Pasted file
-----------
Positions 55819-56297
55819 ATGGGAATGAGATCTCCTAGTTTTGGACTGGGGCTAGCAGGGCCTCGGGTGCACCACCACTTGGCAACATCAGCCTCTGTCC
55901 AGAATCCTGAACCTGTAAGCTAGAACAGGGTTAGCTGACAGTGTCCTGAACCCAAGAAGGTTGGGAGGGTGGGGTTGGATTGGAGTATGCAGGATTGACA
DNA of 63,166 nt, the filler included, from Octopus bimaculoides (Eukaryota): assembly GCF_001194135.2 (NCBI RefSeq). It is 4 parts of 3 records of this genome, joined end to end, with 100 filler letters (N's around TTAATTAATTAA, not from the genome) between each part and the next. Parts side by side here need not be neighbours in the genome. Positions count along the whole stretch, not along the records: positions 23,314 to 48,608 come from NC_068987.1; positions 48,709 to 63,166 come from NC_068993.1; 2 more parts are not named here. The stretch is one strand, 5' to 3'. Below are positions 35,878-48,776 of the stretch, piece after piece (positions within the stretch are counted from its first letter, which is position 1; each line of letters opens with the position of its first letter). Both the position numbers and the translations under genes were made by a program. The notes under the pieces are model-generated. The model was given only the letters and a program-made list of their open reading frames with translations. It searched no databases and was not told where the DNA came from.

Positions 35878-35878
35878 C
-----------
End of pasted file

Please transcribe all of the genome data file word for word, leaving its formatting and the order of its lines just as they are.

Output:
Positions 55819-56297
55819 ATGGGAATGAGATCTCCTAGTTTTGGACTGGGGCTAGCAGGGCCTCGGGTGCACCACCACTTGGCAACATCAGCCTCTGTCC
55901 AGAATCCTGAACCTGTAAGCTAGAACAGGGTTAGCTGACAGTGTCCTGAACCCAAGAAGGTTGGGAGGGTGGGGTTGGATTGGAGTATGCAGGATTGACA
DNA of 63,166 nt, the filler included, from Octopus bimaculoides (Eukaryota): assembly GCF_001194135.2 (NCBI RefSeq). It is 4 parts of 3 records of this genome, joined end to end, with 100 filler letters (N's around TTAATTAATTAA, not from the genome) between each part and the next. Parts side by side here need not be neighbours in the genome. Positions count along the whole stretch, not along the records: positions 23,314 to 48,608 come from NC_068987.1; positions 48,709 to 63,166 come from NC_068993.1; 2 more parts are not named here. The stretch is one strand, 5' to 3'. Below are positions 35,878-48,776 of the stretch, piece after piece (positions within the stretch are counted from its first letter, which is position 1; each line of letters opens with the position of its first letter). Both the position numbers and the translations under genes were made by a program. The notes under the pieces are model-generated. The model was given only the letters and a program-made list of their open reading frames with translations. It searched no databases and was not told where the DNA came from.

Positions 35878-35878
35878 C